Frequent martial laws weakened the political setup. Martial laws started soon after the independence. Iskander Mirza imposed first martial law on October 7, 1958 and Ayub Khan, Yahya Khan, Zia-ul-Haq and Musharaf followed suit. Pakistan is ruled almost half of its 69 years by these military dictators who ruled the country according to their own whims.
Civil-military relations heavily influence the domestic politics. Because of the repeated martial laws, there exists a civil-military imbalance unlike in other popular democracies. The government enjoys nominal power in the domains of foreign and defense policies with reference to India, Afghanistan and America. Former Foreign Minister Hina Rabbani Khar admitted in Al-Jazeerah’s program Head to Head, “military has a larger role in the country.” Military occupied that space partly due to the inability of the politicians to manage the political affairs effectively. Ayub Khan while serving army chief of the country was appointed “defense minister” as well. It is a rare possibility in successful democracies. Besides, in the decades of 1950’s and 1980’s, ruling party and the opposition indulged in the politics of leg pulling. It weakened the institutions and paved the way for military interference. Imbalanced civil-military relations created a mistrust between the two important pillars of the state. In spite of that gulf, situation is better than it was in the past.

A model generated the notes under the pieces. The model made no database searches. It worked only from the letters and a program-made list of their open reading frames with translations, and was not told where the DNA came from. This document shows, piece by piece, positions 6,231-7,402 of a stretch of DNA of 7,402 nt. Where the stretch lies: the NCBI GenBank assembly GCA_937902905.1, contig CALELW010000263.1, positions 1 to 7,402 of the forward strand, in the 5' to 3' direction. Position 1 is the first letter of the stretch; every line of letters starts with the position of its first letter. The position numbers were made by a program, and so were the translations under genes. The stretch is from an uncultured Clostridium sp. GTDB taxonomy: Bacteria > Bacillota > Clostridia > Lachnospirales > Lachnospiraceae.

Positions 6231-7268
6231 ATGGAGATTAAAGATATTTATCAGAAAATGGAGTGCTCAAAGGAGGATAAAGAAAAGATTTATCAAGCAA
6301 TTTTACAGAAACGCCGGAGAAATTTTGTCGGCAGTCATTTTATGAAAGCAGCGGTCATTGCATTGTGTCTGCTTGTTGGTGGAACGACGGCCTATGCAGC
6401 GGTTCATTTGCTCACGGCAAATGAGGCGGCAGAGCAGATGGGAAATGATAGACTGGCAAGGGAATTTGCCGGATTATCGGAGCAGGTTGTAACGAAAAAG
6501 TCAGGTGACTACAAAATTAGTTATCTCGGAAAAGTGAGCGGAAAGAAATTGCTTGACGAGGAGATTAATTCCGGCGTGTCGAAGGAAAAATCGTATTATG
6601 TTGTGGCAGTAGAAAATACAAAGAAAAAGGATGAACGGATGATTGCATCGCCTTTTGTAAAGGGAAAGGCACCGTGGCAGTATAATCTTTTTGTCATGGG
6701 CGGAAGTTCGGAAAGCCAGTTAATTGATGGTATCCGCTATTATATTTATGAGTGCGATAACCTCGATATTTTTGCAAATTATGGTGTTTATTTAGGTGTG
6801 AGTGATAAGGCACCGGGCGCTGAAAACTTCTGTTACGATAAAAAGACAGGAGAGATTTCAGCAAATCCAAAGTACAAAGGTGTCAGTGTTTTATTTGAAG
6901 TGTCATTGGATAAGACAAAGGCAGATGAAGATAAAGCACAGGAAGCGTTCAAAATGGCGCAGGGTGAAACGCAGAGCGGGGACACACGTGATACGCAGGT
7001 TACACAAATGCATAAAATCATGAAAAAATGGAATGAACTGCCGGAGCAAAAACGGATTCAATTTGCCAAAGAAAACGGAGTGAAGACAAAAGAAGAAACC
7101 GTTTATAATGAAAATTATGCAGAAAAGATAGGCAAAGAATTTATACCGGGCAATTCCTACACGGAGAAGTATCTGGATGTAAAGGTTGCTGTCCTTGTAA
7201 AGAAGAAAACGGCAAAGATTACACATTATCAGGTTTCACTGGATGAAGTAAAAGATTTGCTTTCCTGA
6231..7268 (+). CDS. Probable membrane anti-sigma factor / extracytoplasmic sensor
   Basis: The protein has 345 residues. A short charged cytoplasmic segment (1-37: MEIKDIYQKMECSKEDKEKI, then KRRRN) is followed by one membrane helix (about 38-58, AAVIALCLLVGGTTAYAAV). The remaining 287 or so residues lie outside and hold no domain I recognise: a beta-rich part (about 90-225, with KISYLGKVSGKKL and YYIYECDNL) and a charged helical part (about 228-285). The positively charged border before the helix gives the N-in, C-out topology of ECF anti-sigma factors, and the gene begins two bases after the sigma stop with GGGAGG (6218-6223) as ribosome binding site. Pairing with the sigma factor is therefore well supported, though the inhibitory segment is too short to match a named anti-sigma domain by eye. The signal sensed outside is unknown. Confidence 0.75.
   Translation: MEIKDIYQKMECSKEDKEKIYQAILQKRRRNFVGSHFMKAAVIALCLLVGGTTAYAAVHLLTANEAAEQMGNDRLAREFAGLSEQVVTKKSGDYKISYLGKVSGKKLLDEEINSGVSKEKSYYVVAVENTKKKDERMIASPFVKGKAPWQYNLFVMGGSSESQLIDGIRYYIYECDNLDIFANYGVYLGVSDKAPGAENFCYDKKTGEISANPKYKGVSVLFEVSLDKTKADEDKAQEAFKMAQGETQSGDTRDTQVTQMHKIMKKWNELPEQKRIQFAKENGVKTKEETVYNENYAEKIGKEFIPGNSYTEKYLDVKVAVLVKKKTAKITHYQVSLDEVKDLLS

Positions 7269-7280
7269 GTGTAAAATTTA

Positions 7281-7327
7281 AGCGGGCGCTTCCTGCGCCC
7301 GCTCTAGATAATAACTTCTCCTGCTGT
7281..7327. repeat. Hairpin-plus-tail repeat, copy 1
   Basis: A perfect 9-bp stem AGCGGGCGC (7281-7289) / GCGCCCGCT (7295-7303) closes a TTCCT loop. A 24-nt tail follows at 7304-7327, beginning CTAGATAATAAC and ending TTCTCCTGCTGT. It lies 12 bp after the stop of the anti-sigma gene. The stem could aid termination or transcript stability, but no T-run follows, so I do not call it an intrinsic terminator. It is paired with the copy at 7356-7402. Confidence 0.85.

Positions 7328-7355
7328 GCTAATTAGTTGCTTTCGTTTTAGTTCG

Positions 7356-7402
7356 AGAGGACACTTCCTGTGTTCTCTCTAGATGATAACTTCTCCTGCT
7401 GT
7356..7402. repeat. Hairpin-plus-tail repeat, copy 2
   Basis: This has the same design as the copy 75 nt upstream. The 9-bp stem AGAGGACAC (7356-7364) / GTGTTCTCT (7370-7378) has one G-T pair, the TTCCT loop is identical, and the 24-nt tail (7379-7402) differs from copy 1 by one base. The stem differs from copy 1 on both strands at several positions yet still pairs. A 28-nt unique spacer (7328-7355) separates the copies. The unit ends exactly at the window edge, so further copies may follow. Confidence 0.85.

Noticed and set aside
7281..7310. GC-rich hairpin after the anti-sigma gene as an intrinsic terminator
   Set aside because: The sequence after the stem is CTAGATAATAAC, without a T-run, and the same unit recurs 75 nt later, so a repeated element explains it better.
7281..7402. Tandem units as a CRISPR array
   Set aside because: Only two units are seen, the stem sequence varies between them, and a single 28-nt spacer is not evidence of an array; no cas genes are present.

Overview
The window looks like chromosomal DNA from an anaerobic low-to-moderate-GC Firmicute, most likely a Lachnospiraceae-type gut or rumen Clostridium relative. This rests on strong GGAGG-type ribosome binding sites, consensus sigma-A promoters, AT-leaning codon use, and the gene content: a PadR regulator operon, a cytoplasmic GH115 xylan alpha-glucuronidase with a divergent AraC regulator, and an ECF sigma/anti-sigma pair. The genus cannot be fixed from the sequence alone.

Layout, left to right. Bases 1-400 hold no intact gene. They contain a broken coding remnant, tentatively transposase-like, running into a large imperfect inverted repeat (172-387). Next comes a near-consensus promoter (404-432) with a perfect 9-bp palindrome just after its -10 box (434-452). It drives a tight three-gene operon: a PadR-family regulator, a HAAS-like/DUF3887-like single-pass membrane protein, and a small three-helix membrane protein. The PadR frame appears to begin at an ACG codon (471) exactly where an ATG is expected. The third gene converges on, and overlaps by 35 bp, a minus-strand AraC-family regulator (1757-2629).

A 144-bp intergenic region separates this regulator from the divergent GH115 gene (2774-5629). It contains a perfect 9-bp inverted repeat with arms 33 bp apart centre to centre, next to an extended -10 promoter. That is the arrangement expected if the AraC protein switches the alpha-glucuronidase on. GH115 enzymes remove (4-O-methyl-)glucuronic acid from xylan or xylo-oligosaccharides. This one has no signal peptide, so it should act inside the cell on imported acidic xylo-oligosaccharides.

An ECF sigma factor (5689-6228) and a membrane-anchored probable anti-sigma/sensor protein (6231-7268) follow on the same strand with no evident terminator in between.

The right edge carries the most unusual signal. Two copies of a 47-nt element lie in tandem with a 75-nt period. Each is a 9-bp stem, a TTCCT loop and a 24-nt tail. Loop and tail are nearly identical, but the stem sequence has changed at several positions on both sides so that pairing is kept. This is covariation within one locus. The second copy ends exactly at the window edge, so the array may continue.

Inter-provincial grievances are one of the serious challenges which CPEC is facing. It is alleged that the ruling party at the centre is trying to maximize benefits for Punjab province at the cost of other provinces. It created rifts between the federal government and the provinces. Major bone of contention was “the route change.” KPK government protested that the federal government wants “to work on the eastern route” which passes through Central Punjab. It is a longer than “the western route.” However, the proposed route is “the wester route” which passes through KPK. It added further to the inter-provincial mistrust. According to the daily Dawn, “Chinese government urged the Pakistani leaders to sort out the differences.” Chinese ambassador to Pakistan Sun Weidong met the leaders of the main stream parties in this regard. Thus, Prime Ministers Nawaz Sharif convened an APC (All Parties Conference) where inter-provincial grievances were addressed. Provinces were assured that there is no change in the proposed routes. Moreover, provinces would enjoy the equal fruits of CPEC. However, Skepticism is not entirely eliminated.